The clove actually isn’t a stick or piece of wood, but actually a dried and unopened flower. These flowers are originally native to the Moluccas, a chain of volcanic islands near Indonesia. Few people ever see the delicate red flowers due to the spice’s popularity.
The clove is used in nearly all world cuisines. While Asian, African, and Middle Eastern countries tend to lean toward its use in savory foods, in Europe and the Americas it’s often used in breads and sweets.
The clove also has a history of medical use. Their essential oils have the ability to assist digestion by increasing stomach acid, relax muscles in the body, and whole cloves work as oral painkillers (pop one in your mouth next to a sore tooth).
|Basic Preparation||Use this spice whole in hot drinks, or when used in a chicken or ham; remove prior to serving. Grind the Hand Picked Clove in a spice or pepper mill prior to adding to a recipe, best when ground fresh.|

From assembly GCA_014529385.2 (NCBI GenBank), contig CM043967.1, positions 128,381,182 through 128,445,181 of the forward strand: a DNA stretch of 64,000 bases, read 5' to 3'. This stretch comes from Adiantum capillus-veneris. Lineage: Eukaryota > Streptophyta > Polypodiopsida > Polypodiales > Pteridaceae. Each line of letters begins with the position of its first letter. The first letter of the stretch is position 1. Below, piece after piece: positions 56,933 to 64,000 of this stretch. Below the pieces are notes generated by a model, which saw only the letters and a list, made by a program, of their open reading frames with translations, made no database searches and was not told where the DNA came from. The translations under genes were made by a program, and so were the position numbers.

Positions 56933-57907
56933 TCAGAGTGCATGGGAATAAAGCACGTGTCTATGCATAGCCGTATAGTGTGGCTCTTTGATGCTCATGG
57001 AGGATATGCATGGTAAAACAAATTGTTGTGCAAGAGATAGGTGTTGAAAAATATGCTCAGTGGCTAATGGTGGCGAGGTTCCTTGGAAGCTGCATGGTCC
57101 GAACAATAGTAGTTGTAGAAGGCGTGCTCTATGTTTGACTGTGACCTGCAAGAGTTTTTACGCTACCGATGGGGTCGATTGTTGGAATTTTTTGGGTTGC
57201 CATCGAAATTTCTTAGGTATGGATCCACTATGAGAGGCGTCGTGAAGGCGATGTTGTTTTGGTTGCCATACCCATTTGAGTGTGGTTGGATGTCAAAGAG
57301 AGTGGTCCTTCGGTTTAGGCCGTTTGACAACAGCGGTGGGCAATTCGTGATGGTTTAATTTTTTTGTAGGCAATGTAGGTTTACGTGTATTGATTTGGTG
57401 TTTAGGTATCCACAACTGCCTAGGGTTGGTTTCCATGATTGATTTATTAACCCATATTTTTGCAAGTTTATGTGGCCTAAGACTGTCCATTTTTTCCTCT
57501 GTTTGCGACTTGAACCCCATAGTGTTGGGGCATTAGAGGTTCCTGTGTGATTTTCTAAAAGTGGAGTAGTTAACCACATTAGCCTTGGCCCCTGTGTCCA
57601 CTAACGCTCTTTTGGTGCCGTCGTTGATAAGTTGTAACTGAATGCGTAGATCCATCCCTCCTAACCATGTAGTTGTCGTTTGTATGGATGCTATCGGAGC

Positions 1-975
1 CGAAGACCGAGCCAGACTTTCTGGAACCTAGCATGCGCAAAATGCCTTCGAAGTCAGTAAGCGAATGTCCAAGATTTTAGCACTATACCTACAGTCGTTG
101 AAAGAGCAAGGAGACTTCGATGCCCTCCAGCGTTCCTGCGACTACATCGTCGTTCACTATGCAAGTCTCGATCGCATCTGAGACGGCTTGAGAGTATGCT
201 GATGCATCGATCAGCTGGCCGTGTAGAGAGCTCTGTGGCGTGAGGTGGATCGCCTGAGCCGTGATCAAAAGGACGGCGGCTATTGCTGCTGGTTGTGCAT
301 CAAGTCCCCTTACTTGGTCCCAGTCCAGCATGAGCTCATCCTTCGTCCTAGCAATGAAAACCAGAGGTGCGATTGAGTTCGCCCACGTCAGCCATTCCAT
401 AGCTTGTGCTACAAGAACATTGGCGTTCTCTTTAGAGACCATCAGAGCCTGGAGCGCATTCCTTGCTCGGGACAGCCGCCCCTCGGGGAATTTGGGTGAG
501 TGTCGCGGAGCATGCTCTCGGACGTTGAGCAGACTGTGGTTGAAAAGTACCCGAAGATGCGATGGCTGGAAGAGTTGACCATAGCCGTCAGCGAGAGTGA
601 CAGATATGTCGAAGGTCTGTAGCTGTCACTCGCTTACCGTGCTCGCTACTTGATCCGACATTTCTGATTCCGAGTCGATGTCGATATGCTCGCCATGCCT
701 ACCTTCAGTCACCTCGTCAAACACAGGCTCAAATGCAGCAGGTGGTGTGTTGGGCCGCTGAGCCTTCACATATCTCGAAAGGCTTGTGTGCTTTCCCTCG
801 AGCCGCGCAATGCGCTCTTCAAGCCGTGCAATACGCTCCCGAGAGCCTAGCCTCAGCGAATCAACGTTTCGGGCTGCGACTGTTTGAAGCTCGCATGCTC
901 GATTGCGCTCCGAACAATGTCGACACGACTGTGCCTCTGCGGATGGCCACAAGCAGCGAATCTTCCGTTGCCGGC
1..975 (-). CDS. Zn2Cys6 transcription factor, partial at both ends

|Recommended Applications||Fantastic when used to flavor chicken, ham, mulled wine, spiced tea, or hot cider, using the Whole Clove. Grind the Clove fresh to enhance the flavor in your desserts, bread, cookies, spice cake, pudding, stewed cranberries, pumpkin pie, or fruit dishes.|
|Taste & Aroma||Bitter or Astringent, Hot, Pungent, Sweet|
|Cuisine||Asian, Chinese, English|
|Handling / Storage||Store in a cool, dry place.|
|Qualities||All Natural, Gluten-Free, Kosher Parve, Non-GMO|
|Country of Origin||India|
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